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There are a few topics that I avoid on this site:
Writing about current events
Hoping for the Tiger train
Tell you what tour players are doing and how you can copy them to get better at golf
Many other golf shops do this well, and I am glad they allowed it. I am going to partially delete all these rules because I believe that this topic is so essential to your development as a golfer. It's about Tiger Woods and a seemingly unimportant finish to the American Open on Pebble Beach.
Tiger has nothing to prove
At the moment in his career, Tiger seems to be primarily focused on two things – golf-free golf and continuing to create away from Jack & # 39; s record. He is experimenting with a shorter schedule that is suitable for both. Through the American Open, he has only participated in 9 PGA Tour events this year and he is unlikely to score 15 before 2019.
With 82 wins from the PGA Tour, adding a few more to the list will not make the needle move much from a historical perspective. It's pretty many majors or busts.
People had high expectations of Tiger on Pebble Beach (including myself), but somewhere during the second round all the signs indicated that he did not win the tournament. It becomes clear that Tiger's body cannot get loose enough so that he can control the ball as he is used to when the weather is cooler.
When he finished on Sunday, many viewers noticed that he was wearing KT Tape around his neck, of which Tiger confirmed that it was a nagging injury since March that seems to get worse in the cold. I watched some of the recordings earlier in his round and after six holes he was +4 and looked miserable. He could not check his distances, and you could see that he was not feeling well physically.
Tiger could have easily packed it, shot down somewhere in the mid-1970s & # 39; 70 and left the tournament with another missed opportunity. But then he did what he always did. He dug deep inside of himself and managed to move six to his remaining 12 holes to shoot a 69 and close for a respectable T21.
Whether he knew that this could be his last major tournament at Pebble, or that he was trying to mentally prepare for his final shot of 2019 in The Open – he ground it.
142 reasons to never give up
From February 1998 to May 2005, Tiger Woods never missed a part. He managed to reach the weekend for 142 straight tournaments and I believe it is one of the most impressive records in all sports. For anyone who looked at Tiger obsessively like I did, you remember the magic of the border line. There were many Friday afternoons where he was playing terribly, and he could easily have given up like many tour players do. But he always found a way to close with a few birds and get it done. He was proud of it.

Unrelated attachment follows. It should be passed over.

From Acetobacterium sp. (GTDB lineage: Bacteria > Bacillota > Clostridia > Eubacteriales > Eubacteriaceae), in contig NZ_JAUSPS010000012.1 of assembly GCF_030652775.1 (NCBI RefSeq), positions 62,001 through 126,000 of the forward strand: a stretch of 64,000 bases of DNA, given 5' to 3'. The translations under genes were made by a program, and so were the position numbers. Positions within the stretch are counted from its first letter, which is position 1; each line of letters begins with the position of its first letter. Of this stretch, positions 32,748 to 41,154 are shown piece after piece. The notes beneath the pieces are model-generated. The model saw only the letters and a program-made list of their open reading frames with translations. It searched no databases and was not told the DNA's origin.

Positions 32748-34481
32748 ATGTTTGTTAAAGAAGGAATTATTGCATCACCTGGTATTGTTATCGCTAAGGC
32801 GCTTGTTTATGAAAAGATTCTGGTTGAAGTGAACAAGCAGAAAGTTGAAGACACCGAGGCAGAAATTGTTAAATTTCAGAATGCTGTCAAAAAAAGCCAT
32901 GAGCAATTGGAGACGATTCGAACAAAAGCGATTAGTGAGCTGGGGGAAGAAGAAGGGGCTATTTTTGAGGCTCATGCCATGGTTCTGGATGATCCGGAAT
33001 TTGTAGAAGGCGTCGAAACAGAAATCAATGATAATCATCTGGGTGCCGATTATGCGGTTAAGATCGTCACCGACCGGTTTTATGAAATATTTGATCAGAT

In my opinion, Tiger & # 39; s ability to keep busy doing laps and grinding a score is one of the main reasons that he managed to win so many majors. He knew he was building up something much more meaningful on those Friday afternoons and would use that experience at a later date.
If there is something I learned when I looked at Tiger & # 39; s career, that is his grain. I will never hit a golf ball like him. Virtually the only thing I can imitate from his game is his ability to never give up and keep trying.
Until I am blue in the face
I have discussed this topic in many different ways in recent years. I will continue to do this until I am blue in the face because it is so important. For too long I was a golfer who would give up my lap at the first sign of trouble. I have also walked around many players who succumb to the same problem.
Recreational golfers are not looking for greatness and history like Tiger does, but many of them want to know how they can improve in the long run and lower their scores. Every round you play is an opportunity to learn and build something better along the way. When you give it up and pack it mentally for today, it's a missed opportunity to improve.
The most difficult thing about golf is to stay involved and keep trying when things don't go well. I go through this fight myself all the time. We all have rough spots during a round and hit embarrassing shots. But I can guarantee to anyone reading this that if you make it a habit to never give up your rounds (or at least the majority of them), you will become a better golfer. You must find a way to tell yourself:
It is not a big deal; it's just golf
You are there for fun, keep your chin up
But how many holes you have left, you have to make some mental reset and find a way to challenge yourself
This is much easier said than done, but it is the truth. Like I said before, you can't go both ways if you want to get better. If you are a golfer who wants to have fun and do not even want to score, there is nothing wrong with calling you a bad day, forgetting the golf and enjoying your walk. But if you want to get serious, you have to find a way to keep your head in the game. For me, I am committed to going through my routine before every shot. I know that if I can, there is a much greater chance that I can save the round. If I can't save the round, then at least I can be proud of the fact that I didn't give up. That habit has served me well, and I know it can help you too.
So if it is not among the greatest (or second largest) golfer of all time, you can fall in the sand and grind it.